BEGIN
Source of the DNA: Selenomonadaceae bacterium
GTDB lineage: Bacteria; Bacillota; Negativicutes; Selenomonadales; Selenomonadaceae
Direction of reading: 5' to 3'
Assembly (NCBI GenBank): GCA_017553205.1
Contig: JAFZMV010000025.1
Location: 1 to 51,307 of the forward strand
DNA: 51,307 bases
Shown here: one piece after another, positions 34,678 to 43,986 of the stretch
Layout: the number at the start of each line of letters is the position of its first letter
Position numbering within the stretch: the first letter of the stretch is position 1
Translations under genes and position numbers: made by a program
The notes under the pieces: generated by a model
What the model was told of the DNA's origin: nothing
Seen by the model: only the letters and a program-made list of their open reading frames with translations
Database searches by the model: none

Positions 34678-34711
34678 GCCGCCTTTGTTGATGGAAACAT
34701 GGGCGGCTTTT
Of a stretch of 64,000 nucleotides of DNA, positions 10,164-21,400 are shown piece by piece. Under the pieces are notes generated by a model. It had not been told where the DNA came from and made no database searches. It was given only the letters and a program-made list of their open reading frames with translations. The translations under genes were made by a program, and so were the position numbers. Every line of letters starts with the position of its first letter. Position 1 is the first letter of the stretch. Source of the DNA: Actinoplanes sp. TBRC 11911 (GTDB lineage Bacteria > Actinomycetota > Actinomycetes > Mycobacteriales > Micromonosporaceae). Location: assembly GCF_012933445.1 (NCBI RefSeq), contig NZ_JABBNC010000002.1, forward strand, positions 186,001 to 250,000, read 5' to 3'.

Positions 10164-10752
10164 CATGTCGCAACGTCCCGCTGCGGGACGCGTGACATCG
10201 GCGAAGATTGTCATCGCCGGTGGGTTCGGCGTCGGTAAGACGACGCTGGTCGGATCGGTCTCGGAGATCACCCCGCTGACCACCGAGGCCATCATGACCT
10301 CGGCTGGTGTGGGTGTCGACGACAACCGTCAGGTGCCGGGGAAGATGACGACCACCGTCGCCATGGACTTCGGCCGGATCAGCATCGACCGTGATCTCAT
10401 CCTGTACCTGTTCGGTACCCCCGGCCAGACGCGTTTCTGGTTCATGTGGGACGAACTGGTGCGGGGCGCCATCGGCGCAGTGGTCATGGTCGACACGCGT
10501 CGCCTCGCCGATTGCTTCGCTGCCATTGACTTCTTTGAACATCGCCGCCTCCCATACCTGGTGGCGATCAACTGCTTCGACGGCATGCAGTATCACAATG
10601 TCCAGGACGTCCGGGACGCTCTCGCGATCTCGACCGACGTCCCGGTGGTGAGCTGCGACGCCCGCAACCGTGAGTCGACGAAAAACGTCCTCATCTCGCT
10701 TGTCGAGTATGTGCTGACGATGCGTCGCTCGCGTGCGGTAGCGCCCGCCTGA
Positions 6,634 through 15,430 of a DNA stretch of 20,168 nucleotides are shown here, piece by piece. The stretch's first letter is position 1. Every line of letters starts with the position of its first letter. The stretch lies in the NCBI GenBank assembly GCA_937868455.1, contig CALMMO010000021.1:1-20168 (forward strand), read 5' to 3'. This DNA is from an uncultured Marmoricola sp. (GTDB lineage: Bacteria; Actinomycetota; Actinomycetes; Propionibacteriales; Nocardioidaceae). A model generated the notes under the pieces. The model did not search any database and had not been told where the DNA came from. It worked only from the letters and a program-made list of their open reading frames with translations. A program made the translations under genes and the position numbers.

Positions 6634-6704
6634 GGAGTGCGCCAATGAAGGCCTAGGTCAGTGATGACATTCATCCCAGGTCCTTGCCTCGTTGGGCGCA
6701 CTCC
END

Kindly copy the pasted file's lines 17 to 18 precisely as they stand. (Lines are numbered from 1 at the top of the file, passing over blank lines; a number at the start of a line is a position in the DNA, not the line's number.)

34678 GCCGCCTTTGTTGATGGAAACAT
34701 GGGCGGCTTTT